I have an ext. exam coming up tomorrow and I needed help with Equations with Fractions.
I looked up a tutorial and got this, which I do not understand:
How do they multiply the terms by 15?Multiply both sides of the equation -- every term -- by the LCMof denominators. Every denominator will then cancel. We will then have an equation without fractions.
+ x − 2
The LCM of 3 and 5 is 15. Therefore, multiply every term on both sides by 15:
Each denominator will now cancel into 15 -- that is the point -- and we have the following simple equation that has been "cleared" of fractions:
+ 15· x − 2
= 15· 6
5x + 3(x − 2) = 90.
Like how do they multiply 15 by x over 3?
This is confusing. :P
Thanks in advance!
It may be more convenient to break division into two operations: multiplication and reciprocal function. Thus, x / y would really mean x * (1 / y). This is, in fact, how it is done in higher mathematics.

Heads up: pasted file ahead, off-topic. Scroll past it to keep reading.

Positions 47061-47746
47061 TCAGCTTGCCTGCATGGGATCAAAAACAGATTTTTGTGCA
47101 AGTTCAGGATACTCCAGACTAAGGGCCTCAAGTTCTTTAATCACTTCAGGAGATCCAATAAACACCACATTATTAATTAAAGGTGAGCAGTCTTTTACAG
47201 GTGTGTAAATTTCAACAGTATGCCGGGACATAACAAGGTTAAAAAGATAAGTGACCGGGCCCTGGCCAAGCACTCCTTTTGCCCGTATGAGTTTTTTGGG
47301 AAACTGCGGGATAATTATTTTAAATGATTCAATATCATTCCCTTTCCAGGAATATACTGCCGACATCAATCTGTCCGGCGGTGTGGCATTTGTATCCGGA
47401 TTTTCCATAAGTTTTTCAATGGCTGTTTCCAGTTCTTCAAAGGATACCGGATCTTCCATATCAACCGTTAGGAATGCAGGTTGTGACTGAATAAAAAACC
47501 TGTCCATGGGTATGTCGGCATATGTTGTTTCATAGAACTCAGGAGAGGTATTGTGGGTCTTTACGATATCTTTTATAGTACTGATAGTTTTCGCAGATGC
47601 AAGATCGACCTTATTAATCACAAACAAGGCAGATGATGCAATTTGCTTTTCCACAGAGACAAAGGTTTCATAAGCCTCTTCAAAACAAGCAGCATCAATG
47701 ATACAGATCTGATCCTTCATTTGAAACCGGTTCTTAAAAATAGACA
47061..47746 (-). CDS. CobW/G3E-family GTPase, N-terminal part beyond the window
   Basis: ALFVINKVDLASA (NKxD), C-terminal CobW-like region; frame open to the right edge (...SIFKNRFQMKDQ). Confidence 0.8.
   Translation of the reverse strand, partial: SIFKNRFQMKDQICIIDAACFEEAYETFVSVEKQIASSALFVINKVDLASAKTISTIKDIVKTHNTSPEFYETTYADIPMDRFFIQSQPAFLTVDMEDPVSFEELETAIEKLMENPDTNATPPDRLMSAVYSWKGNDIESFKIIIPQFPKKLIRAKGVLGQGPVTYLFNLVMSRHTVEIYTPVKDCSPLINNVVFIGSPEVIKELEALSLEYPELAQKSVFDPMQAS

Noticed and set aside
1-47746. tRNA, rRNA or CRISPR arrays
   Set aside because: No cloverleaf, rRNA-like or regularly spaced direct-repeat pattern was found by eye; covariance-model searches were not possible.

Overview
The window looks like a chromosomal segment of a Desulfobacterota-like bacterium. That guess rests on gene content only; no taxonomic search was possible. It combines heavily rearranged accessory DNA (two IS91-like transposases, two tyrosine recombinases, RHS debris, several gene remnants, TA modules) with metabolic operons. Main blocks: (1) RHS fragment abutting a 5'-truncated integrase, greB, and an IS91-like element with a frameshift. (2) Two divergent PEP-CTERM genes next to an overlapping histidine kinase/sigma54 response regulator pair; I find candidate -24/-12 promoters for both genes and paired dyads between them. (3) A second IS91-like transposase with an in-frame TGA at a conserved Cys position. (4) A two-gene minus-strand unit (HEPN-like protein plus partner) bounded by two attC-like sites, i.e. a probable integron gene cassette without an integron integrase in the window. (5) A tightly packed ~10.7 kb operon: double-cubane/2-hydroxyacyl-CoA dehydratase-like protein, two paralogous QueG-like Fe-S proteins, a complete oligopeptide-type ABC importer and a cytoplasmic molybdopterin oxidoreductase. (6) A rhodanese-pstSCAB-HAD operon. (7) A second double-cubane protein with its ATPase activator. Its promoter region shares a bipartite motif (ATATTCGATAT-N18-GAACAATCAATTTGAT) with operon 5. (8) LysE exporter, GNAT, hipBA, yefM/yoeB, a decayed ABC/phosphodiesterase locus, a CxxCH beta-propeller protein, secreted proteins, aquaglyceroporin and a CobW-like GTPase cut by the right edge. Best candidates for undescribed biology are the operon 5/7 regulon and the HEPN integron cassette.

As you know, multiplication obeys the following laws:
x * y = y * x (commutativity)
x * (y * z) = (x * y) * z (associativity)
= 15 * (x / 3) =
15 * (x * (1 / 3)) = (by definition of division)
15 * ((1 / 3) * x) = (by commutativity)
(15 * (1 / 3)) * x = (by associativity)
5 * x
because 15 * (1 / 3) = 15 / 3 = 5.
Think of as a brick, (or some other object if you prefer it).
divided by means that the brick is being divided into three pieces, is a third of a brick.
Now suppose that you have of these and that they could be stuck back together again. How many whole bricks could you make ?
Answer bricks. Algebraically,
For the next term, relate to some object.